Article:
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Countries with the youngest and oldest populations

Stacker Logo By Madison Troyer of Stacker | Slide 1 of 51: In studying the spread of COVID-19, a Pew Research center analysis of data from the United Nations noted a distinct correlation between several countries with the highest coronavirus death tolls and older populations. Throughout this tracing process, data show that while the majority of the world’s population is young, vast differences are found between regions and countries. And older countries with pockets of dense populations were found to be particularly susceptible to COVID-19. Stacker mined data from the CIA World Factbook (updated in January 2020) and U.S. Census Bureau International Data Base (updated in 2020) to find out which countries in the world have the highest and lowest populations. The list represents the 25 countries with the highest median age and the 25 countries with the lowest median age, demonstrating which have longer or shorter life expectancies. Only sovereign states and members of the United Nations are included in this ranking, which lists countries according to their median ages. Researchers have found time and again that where people live has a tremendous impact on their longevity overall. Older populations often coincide with economic development, which spells more retirement support from the government, higher-caliber health care, better nutrition among residents, and lower birth rates. One thing that is quickly evident is how much wealth leads to older populations who are living longer, giving countries higher median ages, as well as how much war and violence lead to younger populations. As you might imagine, affluent countries with good infrastructure and social services, like Japan and Denmark, have older populations. Meanwhile, countries whose citizens live largely below the poverty line and have limited access to health care, like Chad and Senegal, have some of the world’s youngest populations. Read on to learn which other factors increase life expectancy, and which ones are likely to shorten a person’s life span. You may also like:  25 terms you should know to understand the climate change conversation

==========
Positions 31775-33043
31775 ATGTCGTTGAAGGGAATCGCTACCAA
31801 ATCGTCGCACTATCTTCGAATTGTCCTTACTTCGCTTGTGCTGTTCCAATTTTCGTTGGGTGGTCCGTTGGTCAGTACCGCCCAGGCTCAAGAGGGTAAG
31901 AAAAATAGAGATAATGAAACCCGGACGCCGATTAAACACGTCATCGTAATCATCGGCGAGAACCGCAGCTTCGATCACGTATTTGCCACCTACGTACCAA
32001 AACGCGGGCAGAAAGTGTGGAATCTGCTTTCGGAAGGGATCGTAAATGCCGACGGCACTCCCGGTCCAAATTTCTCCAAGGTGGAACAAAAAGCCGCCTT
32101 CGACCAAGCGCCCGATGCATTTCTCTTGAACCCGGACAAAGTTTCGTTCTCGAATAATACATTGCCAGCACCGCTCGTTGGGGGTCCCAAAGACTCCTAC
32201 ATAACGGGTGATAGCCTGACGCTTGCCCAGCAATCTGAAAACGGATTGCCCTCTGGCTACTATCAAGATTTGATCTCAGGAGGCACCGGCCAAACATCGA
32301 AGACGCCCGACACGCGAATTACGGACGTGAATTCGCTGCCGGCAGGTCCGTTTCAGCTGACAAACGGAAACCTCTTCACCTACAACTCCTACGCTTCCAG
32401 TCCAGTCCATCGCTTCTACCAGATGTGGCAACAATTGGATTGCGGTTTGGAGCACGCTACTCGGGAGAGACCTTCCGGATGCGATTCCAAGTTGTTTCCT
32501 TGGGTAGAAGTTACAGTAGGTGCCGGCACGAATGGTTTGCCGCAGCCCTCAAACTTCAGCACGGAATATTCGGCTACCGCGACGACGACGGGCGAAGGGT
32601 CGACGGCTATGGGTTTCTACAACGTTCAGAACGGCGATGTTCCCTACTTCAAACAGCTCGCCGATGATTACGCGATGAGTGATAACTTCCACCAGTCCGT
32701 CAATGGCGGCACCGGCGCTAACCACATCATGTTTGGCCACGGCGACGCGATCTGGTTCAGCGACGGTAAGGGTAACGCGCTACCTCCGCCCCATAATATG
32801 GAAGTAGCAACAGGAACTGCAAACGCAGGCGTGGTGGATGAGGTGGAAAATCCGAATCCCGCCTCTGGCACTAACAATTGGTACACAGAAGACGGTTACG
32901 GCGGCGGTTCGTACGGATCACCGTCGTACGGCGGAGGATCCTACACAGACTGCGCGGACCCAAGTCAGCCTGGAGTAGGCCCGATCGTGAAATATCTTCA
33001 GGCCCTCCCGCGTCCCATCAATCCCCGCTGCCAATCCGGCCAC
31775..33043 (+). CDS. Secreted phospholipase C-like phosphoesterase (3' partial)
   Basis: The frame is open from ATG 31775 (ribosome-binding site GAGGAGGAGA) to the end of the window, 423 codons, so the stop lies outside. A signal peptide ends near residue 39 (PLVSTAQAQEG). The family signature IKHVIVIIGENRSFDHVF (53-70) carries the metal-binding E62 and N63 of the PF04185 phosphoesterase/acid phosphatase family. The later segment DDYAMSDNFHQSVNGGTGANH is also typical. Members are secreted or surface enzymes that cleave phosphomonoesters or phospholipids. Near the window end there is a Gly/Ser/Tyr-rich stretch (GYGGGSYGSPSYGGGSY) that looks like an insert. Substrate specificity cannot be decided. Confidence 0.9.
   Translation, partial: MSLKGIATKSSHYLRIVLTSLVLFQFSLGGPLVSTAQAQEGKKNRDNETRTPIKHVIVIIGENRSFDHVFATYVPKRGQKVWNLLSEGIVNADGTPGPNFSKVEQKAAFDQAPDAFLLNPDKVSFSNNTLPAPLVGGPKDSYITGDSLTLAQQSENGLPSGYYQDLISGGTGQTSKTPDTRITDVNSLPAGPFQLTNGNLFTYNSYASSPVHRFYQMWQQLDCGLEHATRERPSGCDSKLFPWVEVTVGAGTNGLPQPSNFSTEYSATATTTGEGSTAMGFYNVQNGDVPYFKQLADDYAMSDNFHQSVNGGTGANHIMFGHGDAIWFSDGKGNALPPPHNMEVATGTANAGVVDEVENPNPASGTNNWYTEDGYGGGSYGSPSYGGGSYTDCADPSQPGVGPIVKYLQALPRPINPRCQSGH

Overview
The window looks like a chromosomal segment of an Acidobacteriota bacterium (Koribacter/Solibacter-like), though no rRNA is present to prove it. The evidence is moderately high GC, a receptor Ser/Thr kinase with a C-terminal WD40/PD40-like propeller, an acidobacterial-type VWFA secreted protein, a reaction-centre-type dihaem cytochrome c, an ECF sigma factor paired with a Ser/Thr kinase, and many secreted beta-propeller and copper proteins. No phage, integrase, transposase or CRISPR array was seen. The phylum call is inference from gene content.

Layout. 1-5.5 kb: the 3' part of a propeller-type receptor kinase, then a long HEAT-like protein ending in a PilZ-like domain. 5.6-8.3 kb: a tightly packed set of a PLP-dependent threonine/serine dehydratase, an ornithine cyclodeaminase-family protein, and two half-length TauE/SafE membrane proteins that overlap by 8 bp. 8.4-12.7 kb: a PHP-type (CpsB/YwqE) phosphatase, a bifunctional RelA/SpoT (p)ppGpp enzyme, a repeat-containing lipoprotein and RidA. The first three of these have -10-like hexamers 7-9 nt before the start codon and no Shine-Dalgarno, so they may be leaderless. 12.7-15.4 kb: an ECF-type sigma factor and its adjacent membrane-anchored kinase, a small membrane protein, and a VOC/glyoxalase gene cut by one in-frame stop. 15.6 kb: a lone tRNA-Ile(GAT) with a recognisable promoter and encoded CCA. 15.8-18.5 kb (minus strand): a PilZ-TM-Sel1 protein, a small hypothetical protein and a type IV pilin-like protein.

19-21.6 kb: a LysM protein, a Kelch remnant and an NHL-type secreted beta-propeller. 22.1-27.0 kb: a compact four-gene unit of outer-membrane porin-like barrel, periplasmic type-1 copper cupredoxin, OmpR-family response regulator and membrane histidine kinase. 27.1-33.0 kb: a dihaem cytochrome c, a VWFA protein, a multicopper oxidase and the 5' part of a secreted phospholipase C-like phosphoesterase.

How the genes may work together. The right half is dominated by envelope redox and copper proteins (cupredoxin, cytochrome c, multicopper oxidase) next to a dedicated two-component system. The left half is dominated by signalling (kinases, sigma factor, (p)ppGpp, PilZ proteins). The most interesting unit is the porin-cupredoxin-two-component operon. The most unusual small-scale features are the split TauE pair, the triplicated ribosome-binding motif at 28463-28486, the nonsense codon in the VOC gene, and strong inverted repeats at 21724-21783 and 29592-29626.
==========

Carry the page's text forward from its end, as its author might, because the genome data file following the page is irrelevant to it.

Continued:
Countries with the youngest and oldest populations

In studying the spread of COVID-19, a Pew Research center analysis of data from the United Nations noted a distinct correlation between several countries with the highest coronavirus death tolls and older populations. Throughout this tracing process, data show that while the majority of the world’s population is young, vast differences are found between regions and countries. And older countries with pockets of dense populations were found to be particularly susceptible to COVID-19.

Stacker mined data from the CIA World Factbook (updated in January 2020) and U.S. Census Bureau International Data Base (updated in 2020) to find out which countries in the world have the highest and lowest populations. The list represents the 25 countries with the highest median age and the 25 countries with the lowest median age, demonstrating which have longer or shorter life expectancies. Only sovereign states and members of the United Nations are included in this ranking, which lists countries according to their median ages.

Researchers have found time and again that where people live has a tremendous impact on their longevity overall. Older populations often coincide with economic development, which spells more retirement support from the government, higher-caliber health care, better nutrition among residents, and lower birth rates.

One thing that is quickly evident is how much wealth leads to older populations who are living longer, giving countries higher median ages, as well as how much war and violence lead to younger populations. As you might imagine, affluent countries with good infrastructure and social services, like Japan and Denmark, have older populations. Meanwhile, countries whose citizens live largely below the poverty line and have limited access to health care, like Chad and Senegal, have some of the world’s youngest populations.

Read on to learn which other factors increase life expectancy, and which ones are likely to shorten a person’s life span.

You may also like: 25 terms you should know to understand the climate change conversation

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